by Mitch Kokai
Senior Political Analyst, John Locke Foundation
How likely is China to start a war? This may be the single-most important question in international affairs today. If China uses military force against Taiwan or another target in the Western Pacific, the result could be war with the United States—a fight between two nuclear-armed giants brawling for hegemony in that region and the wider world. If China attacked amid ongoing wars in Ukraine and the Middle East, the world would be consumed by interlocking conflicts across Eurasia’s key regions, a global conflagration unlike anything since World War II.
How worried should we be?
Notwithstanding the recent flurry of high-level diplomacy between Washington and Beijing, the warning signs are certainly there. Under Chinese President Xi Jinping, Beijing is amassing ships, planes, and missiles as part of the largest military buildup by any country in decades. Notwithstanding some recent efforts to lure back skittish foreign investment, China is stockpiling fuel and food and trying to reduce the vulnerability of its economy to sanctions—steps one might take as conflict nears. Xi has said China must prepare for “worst-case and extreme scenarios” and be ready to withstand “high winds, choppy waters, and even dangerous storms.” All of this comes as Beijing has become increasingly coercive (and occasionally violent) in dealings with its neighbors, including the Philippines, Japan, and India—and as it periodically advertises its ability to batter, blockade, and perhaps invade Taiwan.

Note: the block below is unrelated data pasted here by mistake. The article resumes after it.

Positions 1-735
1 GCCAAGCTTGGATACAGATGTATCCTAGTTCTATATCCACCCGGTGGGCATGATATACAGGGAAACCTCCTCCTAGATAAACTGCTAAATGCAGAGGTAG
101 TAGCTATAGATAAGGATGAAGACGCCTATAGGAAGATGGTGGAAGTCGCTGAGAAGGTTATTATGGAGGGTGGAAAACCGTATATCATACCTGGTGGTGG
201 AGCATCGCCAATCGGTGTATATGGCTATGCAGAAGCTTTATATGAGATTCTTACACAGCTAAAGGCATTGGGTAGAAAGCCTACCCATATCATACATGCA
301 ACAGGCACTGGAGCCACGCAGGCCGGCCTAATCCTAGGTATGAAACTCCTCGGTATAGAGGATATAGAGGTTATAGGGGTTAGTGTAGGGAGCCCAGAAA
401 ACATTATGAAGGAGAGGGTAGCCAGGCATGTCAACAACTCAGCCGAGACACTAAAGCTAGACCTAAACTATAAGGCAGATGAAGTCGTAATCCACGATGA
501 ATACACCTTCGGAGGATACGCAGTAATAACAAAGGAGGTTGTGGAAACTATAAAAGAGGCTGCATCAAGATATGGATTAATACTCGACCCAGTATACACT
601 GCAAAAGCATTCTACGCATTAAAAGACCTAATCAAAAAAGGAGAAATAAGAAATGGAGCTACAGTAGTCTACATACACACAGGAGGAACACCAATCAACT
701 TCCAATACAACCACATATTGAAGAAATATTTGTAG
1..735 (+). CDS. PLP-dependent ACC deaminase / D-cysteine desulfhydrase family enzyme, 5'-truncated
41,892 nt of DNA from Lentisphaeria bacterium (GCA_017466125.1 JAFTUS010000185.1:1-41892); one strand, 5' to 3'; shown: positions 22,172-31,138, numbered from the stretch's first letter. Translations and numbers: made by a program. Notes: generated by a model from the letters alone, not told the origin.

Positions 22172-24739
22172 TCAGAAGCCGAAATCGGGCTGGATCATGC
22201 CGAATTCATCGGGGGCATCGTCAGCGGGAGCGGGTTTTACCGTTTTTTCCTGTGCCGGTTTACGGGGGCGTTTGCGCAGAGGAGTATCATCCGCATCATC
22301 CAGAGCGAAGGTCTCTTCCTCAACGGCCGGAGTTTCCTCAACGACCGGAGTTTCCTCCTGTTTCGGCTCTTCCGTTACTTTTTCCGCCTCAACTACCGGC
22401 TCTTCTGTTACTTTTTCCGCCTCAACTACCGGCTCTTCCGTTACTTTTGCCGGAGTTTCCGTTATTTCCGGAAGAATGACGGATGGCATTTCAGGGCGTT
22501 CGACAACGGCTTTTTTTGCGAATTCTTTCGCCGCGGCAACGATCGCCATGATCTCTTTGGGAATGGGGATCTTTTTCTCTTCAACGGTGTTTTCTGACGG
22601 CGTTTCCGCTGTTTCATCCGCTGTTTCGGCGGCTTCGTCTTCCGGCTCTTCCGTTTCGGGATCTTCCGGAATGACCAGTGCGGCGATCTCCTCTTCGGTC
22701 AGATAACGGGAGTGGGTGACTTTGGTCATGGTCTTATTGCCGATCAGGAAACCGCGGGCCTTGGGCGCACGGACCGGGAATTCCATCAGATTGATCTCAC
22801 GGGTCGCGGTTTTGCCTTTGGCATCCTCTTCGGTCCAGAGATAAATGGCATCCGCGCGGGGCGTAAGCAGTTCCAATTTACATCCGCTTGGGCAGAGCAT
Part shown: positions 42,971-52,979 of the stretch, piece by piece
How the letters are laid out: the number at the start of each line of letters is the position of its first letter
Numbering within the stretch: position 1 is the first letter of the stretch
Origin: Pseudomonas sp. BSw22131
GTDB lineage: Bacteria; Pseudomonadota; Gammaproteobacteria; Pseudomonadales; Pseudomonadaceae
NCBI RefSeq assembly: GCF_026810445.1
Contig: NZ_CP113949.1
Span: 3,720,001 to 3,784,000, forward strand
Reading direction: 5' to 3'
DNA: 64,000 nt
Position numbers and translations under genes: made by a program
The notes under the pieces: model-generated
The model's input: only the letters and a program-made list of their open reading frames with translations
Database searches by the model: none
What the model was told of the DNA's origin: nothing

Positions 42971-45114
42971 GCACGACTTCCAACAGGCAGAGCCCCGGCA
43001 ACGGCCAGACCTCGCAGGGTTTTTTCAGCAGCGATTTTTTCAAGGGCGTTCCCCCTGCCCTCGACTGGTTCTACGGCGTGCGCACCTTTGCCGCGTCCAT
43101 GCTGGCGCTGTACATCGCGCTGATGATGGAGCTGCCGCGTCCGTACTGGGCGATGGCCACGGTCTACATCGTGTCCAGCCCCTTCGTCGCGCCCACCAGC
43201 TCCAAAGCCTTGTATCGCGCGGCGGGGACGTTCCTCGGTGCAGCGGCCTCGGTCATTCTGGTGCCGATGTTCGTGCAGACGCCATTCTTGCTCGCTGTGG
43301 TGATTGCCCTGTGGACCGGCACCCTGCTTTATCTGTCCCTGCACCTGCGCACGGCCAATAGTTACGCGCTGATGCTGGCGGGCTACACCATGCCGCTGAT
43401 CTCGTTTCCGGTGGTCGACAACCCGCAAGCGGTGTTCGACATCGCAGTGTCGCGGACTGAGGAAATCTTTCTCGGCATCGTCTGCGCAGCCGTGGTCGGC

Many U.S. officials believe the risk of war is rising. CIA Director William Burns has said Xi seeks the capability to take Taiwan by 2027. And as China’s economy struggles, some observers—including, reportedly, U.S. intelligence analysts — are looking for signs that a peaking China might turn aggressive in order to distract attention from internal problems or to lock in gains while it still can.